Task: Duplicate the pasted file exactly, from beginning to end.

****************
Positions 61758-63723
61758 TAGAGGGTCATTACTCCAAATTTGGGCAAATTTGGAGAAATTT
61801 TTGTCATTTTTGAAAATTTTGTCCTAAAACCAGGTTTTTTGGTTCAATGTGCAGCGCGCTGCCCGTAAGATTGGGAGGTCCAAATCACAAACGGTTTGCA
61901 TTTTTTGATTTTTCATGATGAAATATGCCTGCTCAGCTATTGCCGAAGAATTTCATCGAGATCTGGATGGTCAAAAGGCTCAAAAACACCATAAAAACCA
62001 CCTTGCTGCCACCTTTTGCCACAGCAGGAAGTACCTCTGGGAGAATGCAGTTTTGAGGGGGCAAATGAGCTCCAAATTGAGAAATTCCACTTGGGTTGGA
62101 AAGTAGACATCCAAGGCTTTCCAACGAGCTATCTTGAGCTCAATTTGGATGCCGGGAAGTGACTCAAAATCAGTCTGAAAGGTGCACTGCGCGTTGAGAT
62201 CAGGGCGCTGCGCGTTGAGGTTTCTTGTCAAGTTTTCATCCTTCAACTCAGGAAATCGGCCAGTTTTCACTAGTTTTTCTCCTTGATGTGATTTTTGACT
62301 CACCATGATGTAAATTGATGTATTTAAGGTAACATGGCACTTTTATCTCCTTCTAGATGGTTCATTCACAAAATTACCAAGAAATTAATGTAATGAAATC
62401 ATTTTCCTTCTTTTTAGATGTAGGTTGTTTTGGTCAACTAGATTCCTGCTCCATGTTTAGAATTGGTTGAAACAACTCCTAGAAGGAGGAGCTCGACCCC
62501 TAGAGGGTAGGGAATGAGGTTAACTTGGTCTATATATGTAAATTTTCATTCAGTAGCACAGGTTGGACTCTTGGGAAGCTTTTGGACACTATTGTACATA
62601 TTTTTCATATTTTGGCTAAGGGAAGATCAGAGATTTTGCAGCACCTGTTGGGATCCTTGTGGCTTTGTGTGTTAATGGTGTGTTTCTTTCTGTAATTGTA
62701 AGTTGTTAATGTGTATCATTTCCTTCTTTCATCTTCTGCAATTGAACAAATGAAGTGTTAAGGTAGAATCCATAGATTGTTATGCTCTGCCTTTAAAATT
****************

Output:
Positions 61758-63723
61758 TAGAGGGTCATTACTCCAAATTTGGGCAAATTTGGAGAAATTT
61801 TTGTCATTTTTGAAAATTTTGTCCTAAAACCAGGTTTTTTGGTTCAATGTGCAGCGCGCTGCCCGTAAGATTGGGAGGTCCAAATCACAAACGGTTTGCA
61901 TTTTTTGATTTTTCATGATGAAATATGCCTGCTCAGCTATTGCCGAAGAATTTCATCGAGATCTGGATGGTCAAAAGGCTCAAAAACACCATAAAAACCA
62001 CCTTGCTGCCACCTTTTGCCACAGCAGGAAGTACCTCTGGGAGAATGCAGTTTTGAGGGGGCAAATGAGCTCCAAATTGAGAAATTCCACTTGGGTTGGA
62101 AAGTAGACATCCAAGGCTTTCCAACGAGCTATCTTGAGCTCAATTTGGATGCCGGGAAGTGACTCAAAATCAGTCTGAAAGGTGCACTGCGCGTTGAGAT
62201 CAGGGCGCTGCGCGTTGAGGTTTCTTGTCAAGTTTTCATCCTTCAACTCAGGAAATCGGCCAGTTTTCACTAGTTTTTCTCCTTGATGTGATTTTTGACT
62301 CACCATGATGTAAATTGATGTATTTAAGGTAACATGGCACTTTTATCTCCTTCTAGATGGTTCATTCACAAAATTACCAAGAAATTAATGTAATGAAATC
62401 ATTTTCCTTCTTTTTAGATGTAGGTTGTTTTGGTCAACTAGATTCCTGCTCCATGTTTAGAATTGGTTGAAACAACTCCTAGAAGGAGGAGCTCGACCCC
62501 TAGAGGGTAGGGAATGAGGTTAACTTGGTCTATATATGTAAATTTTCATTCAGTAGCACAGGTTGGACTCTTGGGAAGCTTTTGGACACTATTGTACATA
62601 TTTTTCATATTTTGGCTAAGGGAAGATCAGAGATTTTGCAGCACCTGTTGGGATCCTTGTGGCTTTGTGTGTTAATGGTGTGTTTCTTTCTGTAATTGTA
62701 AGTTGTTAATGTGTATCATTTCCTTCTTTCATCTTCTGCAATTGAACAAATGAAGTGTTAAGGTAGAATCCATAGATTGTTATGCTCTGCCTTTAAAATT